If so we can move on to the ‘balancing test’. Now, we need to identify and evaluate the privacy rights of the individual and judge if these are affected by the intended processing. For example, people have a right to know how their data will be processed, so how will you inform them? Will you add additional information at the time of collection, or update your privacy notice? Will you enable them to object to this processing?

This balancing test must be conducted fairly, without biasing the scales in favour of your business interests. To ensure fairness, some people find it helpful to put themselves in someone else’s shoes. For example, consider whether your Dad (for instance) would expect this activity to be happening or maybe what your aunt would feel if she found out. Your business may think it’s legitimate, but would the people whose data is being used agree?

Some legitimate interests are fairly clear cut, for example processing for the prevention of fraud or for other strictly necessary reasons. But others require more careful thought and assessment.

What does GDPR say about Legitimate Interests?

Article 6 1(f) states:

‘processing is necessary for the purposes of the legitimate interests pursued by the controller or by a third party, except where such interests are overridden by the interests or fundamental rights and freedoms of the data subject which require protection of Personal Data, in particular where the data subject is a child.’

Also take care to read Recital 39 which explains the need for transparency and specifically Recital 47, which explains the requirements to take into consideration reasonable expectations, a relevant and appropriate relationship and the need for a careful assessment. This Recital is important for marketers, as it confirms that direct marketing may be considered to be a legitimate interest.

What makes a purpose legitimate?

Let’s run through the steps. To ensure you are compliantly relying on legitimate interests you need to conduct a 3-stage test; what we at the DPN and the ICO term a Legitimate Interests Assessment (LIA). The 3 core elements of the test are:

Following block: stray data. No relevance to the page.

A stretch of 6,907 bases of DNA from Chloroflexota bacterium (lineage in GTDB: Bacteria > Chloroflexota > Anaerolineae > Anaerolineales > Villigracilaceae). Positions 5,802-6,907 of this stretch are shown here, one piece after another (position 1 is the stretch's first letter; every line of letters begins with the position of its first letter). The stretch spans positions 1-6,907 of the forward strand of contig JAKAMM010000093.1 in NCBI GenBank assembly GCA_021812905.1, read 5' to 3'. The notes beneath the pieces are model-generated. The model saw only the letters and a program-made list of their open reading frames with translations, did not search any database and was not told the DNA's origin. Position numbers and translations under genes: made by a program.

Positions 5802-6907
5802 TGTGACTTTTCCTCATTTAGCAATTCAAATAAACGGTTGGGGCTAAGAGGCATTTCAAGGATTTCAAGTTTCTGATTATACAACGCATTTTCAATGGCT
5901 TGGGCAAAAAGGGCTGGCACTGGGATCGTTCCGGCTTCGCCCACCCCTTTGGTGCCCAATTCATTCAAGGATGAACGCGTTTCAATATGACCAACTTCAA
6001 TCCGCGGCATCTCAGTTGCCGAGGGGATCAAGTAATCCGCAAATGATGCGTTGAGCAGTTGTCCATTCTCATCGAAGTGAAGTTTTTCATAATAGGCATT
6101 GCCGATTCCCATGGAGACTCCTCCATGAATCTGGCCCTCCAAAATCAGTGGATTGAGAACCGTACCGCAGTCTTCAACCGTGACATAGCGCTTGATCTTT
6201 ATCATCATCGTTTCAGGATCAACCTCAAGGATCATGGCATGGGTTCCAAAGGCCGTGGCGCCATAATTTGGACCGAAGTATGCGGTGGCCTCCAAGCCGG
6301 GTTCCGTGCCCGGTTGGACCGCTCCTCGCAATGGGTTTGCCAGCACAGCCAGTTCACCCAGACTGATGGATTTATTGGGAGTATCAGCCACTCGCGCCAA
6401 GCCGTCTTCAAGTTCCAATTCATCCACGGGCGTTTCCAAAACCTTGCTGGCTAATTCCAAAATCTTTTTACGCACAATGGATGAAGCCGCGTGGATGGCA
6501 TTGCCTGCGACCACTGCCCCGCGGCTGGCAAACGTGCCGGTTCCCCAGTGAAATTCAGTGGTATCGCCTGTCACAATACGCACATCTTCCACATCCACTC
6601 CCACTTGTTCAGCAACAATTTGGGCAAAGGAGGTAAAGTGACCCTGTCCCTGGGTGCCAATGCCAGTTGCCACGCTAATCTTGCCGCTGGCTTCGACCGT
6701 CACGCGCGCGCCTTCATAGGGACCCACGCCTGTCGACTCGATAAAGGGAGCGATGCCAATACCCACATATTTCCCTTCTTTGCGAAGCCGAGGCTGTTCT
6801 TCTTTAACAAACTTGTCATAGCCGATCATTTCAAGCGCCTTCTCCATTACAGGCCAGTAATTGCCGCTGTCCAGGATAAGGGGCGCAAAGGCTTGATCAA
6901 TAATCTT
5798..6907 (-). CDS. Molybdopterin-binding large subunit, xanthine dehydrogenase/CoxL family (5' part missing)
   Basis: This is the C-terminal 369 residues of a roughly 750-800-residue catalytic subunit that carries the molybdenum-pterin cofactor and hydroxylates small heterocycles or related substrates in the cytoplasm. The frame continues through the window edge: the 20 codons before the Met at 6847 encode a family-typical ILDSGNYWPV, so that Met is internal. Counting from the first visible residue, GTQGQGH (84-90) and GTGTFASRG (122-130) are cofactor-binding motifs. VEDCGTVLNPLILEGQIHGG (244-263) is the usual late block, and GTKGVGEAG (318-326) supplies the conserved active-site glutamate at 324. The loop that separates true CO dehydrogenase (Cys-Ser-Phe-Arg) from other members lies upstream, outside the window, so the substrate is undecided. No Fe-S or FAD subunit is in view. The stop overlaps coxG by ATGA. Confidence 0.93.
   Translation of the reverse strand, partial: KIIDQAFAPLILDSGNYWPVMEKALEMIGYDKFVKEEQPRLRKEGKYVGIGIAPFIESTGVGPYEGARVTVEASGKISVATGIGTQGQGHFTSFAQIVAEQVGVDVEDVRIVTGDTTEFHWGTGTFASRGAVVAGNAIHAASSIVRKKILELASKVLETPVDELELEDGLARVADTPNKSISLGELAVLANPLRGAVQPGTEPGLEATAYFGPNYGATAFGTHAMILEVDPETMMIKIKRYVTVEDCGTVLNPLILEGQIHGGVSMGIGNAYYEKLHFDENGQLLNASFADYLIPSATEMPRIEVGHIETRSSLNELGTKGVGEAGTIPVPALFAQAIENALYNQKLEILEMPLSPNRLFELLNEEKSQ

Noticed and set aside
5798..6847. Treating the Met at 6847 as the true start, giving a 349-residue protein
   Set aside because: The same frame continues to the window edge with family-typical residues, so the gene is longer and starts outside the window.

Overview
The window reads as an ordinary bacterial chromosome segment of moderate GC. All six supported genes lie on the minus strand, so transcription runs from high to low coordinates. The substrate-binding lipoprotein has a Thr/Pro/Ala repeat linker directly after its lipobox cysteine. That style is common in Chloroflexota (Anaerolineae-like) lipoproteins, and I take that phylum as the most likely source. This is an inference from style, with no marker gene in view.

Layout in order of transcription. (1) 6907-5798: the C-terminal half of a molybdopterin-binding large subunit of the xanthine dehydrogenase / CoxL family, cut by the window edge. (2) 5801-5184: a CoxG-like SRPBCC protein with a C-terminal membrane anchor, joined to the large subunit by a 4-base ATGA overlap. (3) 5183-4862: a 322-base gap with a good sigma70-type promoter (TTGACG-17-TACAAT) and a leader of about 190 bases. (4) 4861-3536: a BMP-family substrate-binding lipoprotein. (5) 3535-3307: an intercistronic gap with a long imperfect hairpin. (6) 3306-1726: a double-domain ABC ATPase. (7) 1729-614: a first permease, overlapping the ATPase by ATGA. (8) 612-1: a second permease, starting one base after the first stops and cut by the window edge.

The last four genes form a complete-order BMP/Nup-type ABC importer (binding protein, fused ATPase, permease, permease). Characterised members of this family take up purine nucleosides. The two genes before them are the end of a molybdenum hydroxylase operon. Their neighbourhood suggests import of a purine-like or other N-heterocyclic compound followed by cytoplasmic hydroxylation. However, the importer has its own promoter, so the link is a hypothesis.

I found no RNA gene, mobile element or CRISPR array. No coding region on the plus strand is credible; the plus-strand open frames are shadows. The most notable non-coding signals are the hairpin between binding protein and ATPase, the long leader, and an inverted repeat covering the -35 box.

1. The assessment of whether a legitimate interest exists (i.e. the purpose is a legitimate one)
2. Confirming the processing is necessary (i.e. there’s no alternative way to achieve the result)

and last but by no means least….

3. The performance of a balancing test to decide if a particular processing operation can rely on legitimate interests.

Be careful not to try and overplay your business interests into this assessment or undermine the rights of individuals. You need to take a holistic approach and properly consider your relationship with the individuals whose data is being used, whether you are being transparent, whether you have enabled individual’s to exercise their lawful rights and that the processing would be within their reasonable expectations.

If your reliance on legitimate interests is challenged you will need to be able to demonstrate that you fully considered the necessity of the processing, balanced this and came to a decision that people’s interests and rights did not override your interests. Conducting and documenting LIAs will show you did this, but remember it is no guarantee your decision will be upheld. Legitimate interests may be the most flexible lawful basis but it is risk-based.

For more information, case studies and an LIA template please see our industry-led Legitimate Interests Guidance, which was first published in July 2017 and now features 30 examples of its use. The ICO has also published detailed guidance.

What next for legitimate interests?

We are still in the early months of GDPR and have only seen limited enforcement by supervisory authorities across Europe under this new law. Challenges are likely to have already been made surrounding legitimate interests, more will come, and any regulatory action in this area will be watched with avid interest.

Philippa Donn, January 2019